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DDoS attacks bolster cloud website optimiser

Enterprise product in the making and ‘loved’ by disbanded hacker group LulzSec.

Enterprise product in the making and ‘loved’ by disbanded hacker group LulzSec.

The constant and very real threat of distributed denial of service (DDoS) attacks aimed at headline grabbing “hacker” groups, such as Lulz Security and Anonymous, have helped one tech start-up pick up new business.

Content distribution network CloudFlare was launched in 2010 with a simple promise to optimise website performance. Instead of traffic hitting a website's server directly, it is routed through CloudFlare's global network of edge nodes. At the beginning of 2011 it supported just over 20,000 websites, but six months later it has clocked up 40,000, according to June figures, according to Paul Mutton of UK security firm, Netcraft.

One of the features that has impressed users, according to CloudFlare,is the protection it provides websites suffering a DDoS attack.

“If there is a big change, then our system automatically starts to investigate whether it is legitimate traffic or an attack,” CloudFlare co-founder, Michelle Zatlyn explained on the company's blog.

If it is not legitimate traffic, then the system automatically starts to learn and starts to stop the new threats at our edge nodes, before they hit the site's server.”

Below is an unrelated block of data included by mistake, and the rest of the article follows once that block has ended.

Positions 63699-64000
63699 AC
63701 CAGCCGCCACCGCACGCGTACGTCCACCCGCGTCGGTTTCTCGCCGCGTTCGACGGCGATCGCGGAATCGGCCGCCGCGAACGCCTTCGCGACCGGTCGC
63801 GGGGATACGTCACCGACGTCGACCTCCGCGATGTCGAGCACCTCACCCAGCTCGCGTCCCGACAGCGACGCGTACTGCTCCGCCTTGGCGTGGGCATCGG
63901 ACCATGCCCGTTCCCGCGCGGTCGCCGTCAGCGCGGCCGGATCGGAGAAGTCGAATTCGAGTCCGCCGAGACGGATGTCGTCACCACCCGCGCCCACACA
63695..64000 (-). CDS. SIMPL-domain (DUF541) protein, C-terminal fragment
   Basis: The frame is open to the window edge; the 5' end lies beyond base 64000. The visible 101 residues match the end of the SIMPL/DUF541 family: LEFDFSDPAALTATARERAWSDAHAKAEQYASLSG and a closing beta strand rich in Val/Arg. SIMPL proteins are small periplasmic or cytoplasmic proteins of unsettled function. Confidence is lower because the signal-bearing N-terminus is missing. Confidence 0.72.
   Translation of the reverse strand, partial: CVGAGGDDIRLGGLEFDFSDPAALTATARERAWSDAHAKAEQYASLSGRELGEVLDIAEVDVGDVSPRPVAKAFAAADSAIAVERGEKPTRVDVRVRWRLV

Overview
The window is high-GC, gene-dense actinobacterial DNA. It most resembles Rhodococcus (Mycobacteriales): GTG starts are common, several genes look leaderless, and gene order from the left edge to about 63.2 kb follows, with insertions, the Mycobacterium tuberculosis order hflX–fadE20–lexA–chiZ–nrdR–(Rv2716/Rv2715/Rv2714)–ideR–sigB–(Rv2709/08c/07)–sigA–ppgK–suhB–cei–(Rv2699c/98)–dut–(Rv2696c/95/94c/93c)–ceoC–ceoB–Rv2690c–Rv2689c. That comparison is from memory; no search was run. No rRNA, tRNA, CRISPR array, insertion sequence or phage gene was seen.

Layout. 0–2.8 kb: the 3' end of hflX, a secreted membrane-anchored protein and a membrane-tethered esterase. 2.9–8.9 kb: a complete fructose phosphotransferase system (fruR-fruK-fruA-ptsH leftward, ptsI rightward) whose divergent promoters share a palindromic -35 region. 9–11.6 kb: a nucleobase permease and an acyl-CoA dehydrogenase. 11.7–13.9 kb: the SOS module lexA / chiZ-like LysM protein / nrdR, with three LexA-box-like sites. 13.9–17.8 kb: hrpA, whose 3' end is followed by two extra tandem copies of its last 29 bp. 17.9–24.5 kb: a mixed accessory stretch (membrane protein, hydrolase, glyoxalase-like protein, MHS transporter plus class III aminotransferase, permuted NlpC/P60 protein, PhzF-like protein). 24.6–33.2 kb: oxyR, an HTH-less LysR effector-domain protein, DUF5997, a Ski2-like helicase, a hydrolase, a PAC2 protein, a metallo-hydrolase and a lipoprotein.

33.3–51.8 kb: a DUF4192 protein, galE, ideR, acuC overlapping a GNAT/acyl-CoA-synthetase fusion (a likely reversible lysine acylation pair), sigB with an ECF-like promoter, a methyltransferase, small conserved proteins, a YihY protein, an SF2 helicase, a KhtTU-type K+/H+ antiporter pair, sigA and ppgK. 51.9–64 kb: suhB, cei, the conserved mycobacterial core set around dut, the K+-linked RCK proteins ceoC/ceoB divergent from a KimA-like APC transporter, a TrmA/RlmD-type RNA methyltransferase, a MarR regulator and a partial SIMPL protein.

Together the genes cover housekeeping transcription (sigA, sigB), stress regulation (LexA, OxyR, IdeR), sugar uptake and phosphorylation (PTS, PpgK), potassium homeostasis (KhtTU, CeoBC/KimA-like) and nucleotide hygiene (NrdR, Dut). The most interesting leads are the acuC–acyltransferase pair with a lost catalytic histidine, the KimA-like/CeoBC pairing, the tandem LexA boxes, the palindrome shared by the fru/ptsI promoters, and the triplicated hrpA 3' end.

High profile customers, such as the reportedly disbanding group, Lulz Security, used the service to bolster lulzsecurity.com. The group recently declared their “love” for it to their 280,000 followers on Twitter.

However, as a measure to counter a DDoS attack, it has its limitations, according to NetCraft's Mutton. Fellow hacker collective Anonymous previously used CloudFlare to support the AnonNews website, but it was booted off after a recent attack affected CloudFlare’s network.

Part of the service’s appeal is the apparent ease with which customers can sign up.CloudFlareclaims it takes just five minutes and simply requires that a customer change their domain’s DNS settings, without requiring additional hardware or software.

The company is currently seeking interest from businesses for an enterprise-grade service that it plans to launch soon.

More about: etwork, Netcraft
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Tags: DDoS attacks, distributed denial of service (DDoS), ddos, security, Lulzsec, cloudfare
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